Worldwide demand for corn has surged, and shrinking stockpiles are unlikely to be replaced due to extreme weather conditions that have destroyed millions of acres of farmland.
Even as corn production rises to record levels this year, it won't be enough to keep up with demand, and prices will climb.
"There is a storm developing in agriculture," Jean Bourlot, global head of commodities at UBS AG (NYSE: UBS), told Bloomberg News. "If we have the slightest disruption in any part of the world, the effect on the price will be considerable."
Global corn production will rise 5.6% this year, but still fall short of demand, according to the United States Department of Agriculture.
In a report on global supply and demand estimates released June 9, the USDA reduced planted corn acres by 1.5 million acres from its March planting intentions survey. The USDA projects U.S. corn production to be 13.2 billion bushels this year - still a record - but down 305 million bushels from the May estimate, creating a bigger gap between supply and demand.
The USDA also reduced its estimate of corn stocks by the end of the 2011/2012 marketing year to 695 million bushels - a 23% drop from its May estimate of 900 million bushels. U.S. stockpiles are down to 47 days of use - the lowest since 1974.
"This is a very, very tight stocks situation," said Todd Davis, crops economist with the American Farm Bureau Federation (AFBF). "We clearly need a big crop this year to build our supply reservoir. Farmers can still make up for planting delays brought on by flooding, but they clearly need cooperative weather in July and August to make a good corn crop."
"Food Fight" Pushes Corn PricesChina, the second-biggest corn consumer after the United States, will use 47 times more corn than it did 10 years ago. That's an increase exceeding the entire corn crop of Brazil, the world's third-largest producer.
Rising meat and poultry prices also have kicked up demand for corn as animal feed. China's pork consumption has doubled and chicken demand quadrupled over the past 20 years, according to the USDA.
Tyson Foods Inc. (NYSE: TSN), the biggest U.S. meat processor, will spend $500 million more this fiscal year on feed costs. Corn and soybean meal account for about 42% of the company's spending. Tyson, like many farmers, has started using more wheat for poultry feed.
Finally, rising energy prices and the push for less reliance on oil has increased ethanol production. The U.S. ethanol industry now uses seven times as much corn for ethanol than it did 10 years ago.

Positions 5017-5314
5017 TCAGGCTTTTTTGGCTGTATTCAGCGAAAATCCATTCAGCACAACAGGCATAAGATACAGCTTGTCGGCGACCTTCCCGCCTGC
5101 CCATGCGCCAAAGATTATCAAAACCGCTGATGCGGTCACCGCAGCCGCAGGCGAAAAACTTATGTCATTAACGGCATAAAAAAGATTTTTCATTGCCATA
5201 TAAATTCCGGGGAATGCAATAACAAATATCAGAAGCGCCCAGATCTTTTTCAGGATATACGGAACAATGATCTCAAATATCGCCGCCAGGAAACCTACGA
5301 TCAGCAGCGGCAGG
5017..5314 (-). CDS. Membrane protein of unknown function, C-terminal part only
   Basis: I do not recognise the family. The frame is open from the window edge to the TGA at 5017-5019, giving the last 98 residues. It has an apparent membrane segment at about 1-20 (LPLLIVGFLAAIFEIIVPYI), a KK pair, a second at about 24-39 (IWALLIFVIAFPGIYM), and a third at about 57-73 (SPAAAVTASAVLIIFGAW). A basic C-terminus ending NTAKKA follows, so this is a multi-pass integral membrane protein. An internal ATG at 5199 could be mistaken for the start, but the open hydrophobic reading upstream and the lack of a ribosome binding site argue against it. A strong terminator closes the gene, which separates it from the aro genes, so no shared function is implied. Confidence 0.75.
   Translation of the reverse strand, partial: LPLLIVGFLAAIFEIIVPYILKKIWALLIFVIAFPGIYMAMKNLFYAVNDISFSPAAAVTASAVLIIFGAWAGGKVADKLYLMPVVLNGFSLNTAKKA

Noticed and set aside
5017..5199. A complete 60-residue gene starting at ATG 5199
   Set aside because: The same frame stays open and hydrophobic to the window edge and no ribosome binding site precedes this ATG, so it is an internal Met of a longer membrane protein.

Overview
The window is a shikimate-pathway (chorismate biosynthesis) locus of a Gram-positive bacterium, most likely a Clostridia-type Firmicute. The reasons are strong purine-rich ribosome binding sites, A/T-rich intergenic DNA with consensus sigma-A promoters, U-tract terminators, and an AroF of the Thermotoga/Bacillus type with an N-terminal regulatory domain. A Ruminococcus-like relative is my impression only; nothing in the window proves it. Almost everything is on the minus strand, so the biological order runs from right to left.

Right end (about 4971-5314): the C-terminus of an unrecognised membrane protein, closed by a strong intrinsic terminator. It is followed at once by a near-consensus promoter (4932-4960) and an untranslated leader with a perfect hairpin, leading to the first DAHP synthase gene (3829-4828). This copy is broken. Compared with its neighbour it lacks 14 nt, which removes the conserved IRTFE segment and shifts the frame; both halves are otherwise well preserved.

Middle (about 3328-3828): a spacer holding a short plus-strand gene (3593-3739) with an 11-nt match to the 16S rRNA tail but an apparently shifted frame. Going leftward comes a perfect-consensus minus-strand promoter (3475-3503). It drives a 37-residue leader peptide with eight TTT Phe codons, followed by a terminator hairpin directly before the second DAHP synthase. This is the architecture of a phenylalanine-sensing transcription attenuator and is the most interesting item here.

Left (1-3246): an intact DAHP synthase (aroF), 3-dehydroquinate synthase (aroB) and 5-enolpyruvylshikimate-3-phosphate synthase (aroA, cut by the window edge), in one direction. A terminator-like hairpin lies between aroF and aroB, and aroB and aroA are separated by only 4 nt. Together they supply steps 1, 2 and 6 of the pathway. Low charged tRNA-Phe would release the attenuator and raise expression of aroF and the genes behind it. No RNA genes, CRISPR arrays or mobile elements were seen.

This is the first year more corn will be used for ethanol than livestock feed, and next year the United States plans to convert more than 5 billion bushels of corn into ethanol.
The U.S. Senate last week voted to eliminate $6 billion in federal subsidies that support ethanol production, but that isn't expected to hurt the industry. The Renewable Fuel Standard, which requires fuel companies to blend at least 12.6 billion gallons of ethanol with gasoline each year, will keep ethanol production popular. The mandate will increase to 36 billion gallons annually by 2022.
Some analysts say that corn will remain an affordable oil alternative at any price below $9 a bushel.
"For the livestock industry, the ethanol industry, and the food industry, it's going to be a food fight," John Cory, chief executive officer of grain processing company Prairie Mills, told Bloomberg. "Any kind of weather problems are really going to be a significant problem."
Wild Weather Slams FarmersIf 2011's second half sees weather conditions anything like the first, crop yields could slip even more.
Flooding along the Mississippi River has hurt around 3.6 million acres of U.S. cropland, according to the AFBF. Arkansas has lost about one million acres, with Illinois, Mississippi, Missouri and Tennessee also affected.
In Texas and North Carolina, hot, dry weather threatens corn crops. Inclement weather has delayed plantings in many states, putting crops in danger of September frost.
"There is no doubt that the wild weather year we're seeing is impacting all the crops farmers produce," said the AFBF's Davis. "Drought and floods are taking their toll on cotton, corn, wheat and other crops, and USDA's newest numbers demonstrate just that."
With weather problems likely, Goldman Sachs Group Inc. (NYSE: GS) analysts said last week that forecasts for corn prices could be too low because the USDA isn't pessimistic enough in its estimates for U.S. corn, wheat, and soybean harvests.
Inclement weather is not just hitting U.S. agriculture. China is set to see harsher droughts after experiencing some of the lowest rainfalls in 50 years this season. China's drought has affected 6.5 million hectares (16.1 million acres) of farmland, according to the Office of State Flood Control and Drought Relief Headquarters.
"Extreme events will become more intense in the future, especially the heat waves and extreme precipitations," Omar Baddour, a division chief at the United Nations' World Meteorological Organization, told Bloomberg. "That, combined with less rainfall in some regions like the Mediterranean region and China, will affect crop production and agriculture."
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